WASHINGTON, D.C.—An editorial in today’s Washington Post endorses a port security bill, coauthored by Senators Collins and Patty Murray (D-WA), that is currently being debated in the U.S. Senate. The bill, which the Washington Post says “contains several common-sense proposals” will establish improved cargo screening standards, provide incentives to importers to enhance their security measures, and implement a framework to ensure the successful resumption of shipping in the event of a terrorist attack.
The following is the full Washington Post editorial.
The Senate should pass the solid port-security bill before it.
Tuesday, September 12, 2006
THE BRIEF SESSION of Congress that just convened is distinguished in part for what is absent from its agenda — immigration and lobbying reform, for example. A notable exception, though, is a serious bill that has just emerged from the Senate Commerce, Finance and Homeland Security committees: the Port Security Improvement Act of 2006.
The bill contains several common-sense proposals. It requires the Department of Homeland Security to develop a strategy to rapidly resume trade after an incident at one of the nation’s ports, in order to limit economic slowdown. It codifies a number of good programs in law, including the Container Security Initiative, which, if it operates properly, will target suspect cargo for inspection in foreign ports before it gets close to the United States. And it establishes deadlines for Homeland Security to complete critical infrastructure projects — including installing radiation portal monitors in the nation’s 22 biggest ports by the end of next year.
Two things distinguish this moderate legislation from the irresponsible rhetoric on port security that has marred debates on the subject for years. First, it does not call for 100 percent of containers arriving at U.S. ports to be individually inspected for all dangerous materials. The “inspect all containers” mantra is a red herring that exploits Americans’ fears about what might slip through in order to score political points, ignoring the fact that there are much more cost- and time-effective ways of keeping dangerous cargo out of the country.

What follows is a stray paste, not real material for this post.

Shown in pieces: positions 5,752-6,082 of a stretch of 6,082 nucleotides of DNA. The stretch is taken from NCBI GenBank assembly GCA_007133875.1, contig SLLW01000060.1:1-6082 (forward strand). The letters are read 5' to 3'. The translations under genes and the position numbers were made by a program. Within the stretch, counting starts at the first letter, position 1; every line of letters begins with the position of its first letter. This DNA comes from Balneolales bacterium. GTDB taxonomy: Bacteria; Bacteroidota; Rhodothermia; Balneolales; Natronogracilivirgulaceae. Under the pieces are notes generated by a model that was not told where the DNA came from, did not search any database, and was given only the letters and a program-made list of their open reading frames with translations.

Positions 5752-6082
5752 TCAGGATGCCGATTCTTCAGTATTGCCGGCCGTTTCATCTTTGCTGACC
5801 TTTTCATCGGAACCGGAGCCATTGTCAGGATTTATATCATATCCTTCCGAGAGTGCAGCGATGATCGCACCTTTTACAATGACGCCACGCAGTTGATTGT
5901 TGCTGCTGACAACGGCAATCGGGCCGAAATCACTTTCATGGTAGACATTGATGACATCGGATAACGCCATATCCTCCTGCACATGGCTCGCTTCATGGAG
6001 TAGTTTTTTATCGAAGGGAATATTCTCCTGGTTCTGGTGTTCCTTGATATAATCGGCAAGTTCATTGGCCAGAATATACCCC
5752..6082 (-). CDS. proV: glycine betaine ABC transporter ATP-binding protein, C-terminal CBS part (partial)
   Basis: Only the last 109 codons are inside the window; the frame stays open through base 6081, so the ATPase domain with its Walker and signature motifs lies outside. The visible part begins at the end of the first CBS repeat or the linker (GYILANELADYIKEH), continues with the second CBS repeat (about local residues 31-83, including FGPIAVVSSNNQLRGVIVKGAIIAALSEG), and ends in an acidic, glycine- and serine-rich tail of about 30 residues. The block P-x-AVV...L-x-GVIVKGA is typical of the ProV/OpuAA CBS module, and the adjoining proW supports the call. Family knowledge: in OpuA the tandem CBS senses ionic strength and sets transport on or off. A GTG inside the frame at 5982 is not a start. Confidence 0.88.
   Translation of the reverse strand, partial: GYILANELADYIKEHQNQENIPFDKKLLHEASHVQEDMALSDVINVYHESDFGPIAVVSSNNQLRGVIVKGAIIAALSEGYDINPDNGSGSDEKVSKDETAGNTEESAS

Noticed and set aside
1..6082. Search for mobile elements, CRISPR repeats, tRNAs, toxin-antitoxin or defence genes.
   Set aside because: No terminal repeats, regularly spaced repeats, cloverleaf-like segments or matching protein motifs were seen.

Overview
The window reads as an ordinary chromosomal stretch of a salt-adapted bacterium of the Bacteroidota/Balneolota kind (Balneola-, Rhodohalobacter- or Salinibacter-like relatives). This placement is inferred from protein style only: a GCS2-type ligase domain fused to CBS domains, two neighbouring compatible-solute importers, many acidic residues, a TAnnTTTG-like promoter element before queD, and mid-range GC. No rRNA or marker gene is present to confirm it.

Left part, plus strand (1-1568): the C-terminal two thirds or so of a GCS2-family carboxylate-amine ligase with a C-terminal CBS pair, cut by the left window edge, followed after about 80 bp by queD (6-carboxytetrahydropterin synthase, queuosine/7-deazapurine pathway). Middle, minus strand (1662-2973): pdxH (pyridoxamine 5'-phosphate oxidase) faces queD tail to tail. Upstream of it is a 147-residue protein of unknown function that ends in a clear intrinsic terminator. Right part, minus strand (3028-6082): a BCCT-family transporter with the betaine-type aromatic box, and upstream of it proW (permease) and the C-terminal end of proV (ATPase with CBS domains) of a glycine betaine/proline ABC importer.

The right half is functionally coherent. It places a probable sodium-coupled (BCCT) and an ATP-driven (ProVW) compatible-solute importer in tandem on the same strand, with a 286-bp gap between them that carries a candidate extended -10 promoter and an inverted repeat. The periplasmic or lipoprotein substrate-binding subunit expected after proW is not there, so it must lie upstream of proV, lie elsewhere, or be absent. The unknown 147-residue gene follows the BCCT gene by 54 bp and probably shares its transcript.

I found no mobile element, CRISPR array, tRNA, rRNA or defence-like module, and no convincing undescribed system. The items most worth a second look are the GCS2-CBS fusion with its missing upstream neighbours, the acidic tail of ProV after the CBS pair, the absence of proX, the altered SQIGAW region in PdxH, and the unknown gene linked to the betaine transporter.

To her credit, Sen. Susan Collins (R-Maine), one of the bill’s key sponsors, recognizes that the time and money it would take to inspect all 11 million containers that come into the country every year would be prohibitive with the technology available today, and she has committed to vote against it if such a provision is added. Instead, the bill calls for a pilot program in which the feasibility of individually inspecting all containers leaving three overseas ports will be gauged, which should test promising next-generation technologies without significantly slowing the pace of trade to the United States.
Second, while providing five years of steady funding for port security projects, the bill does not dedicate money for port security in perpetuity. The initial costs of making essential improvements such as buying radiation detectors, putting up fencing around ports and coordinating inspection procedures with ports overseas will require a fair amount of steady start-up cash. But a half-decade of grants for improving port security ought to be enough. After that, port security should have to compete for federal money with other worthy projects.
With those sensible checks in place, the Senate should pass this bill.
© 2006 The Washington Post Company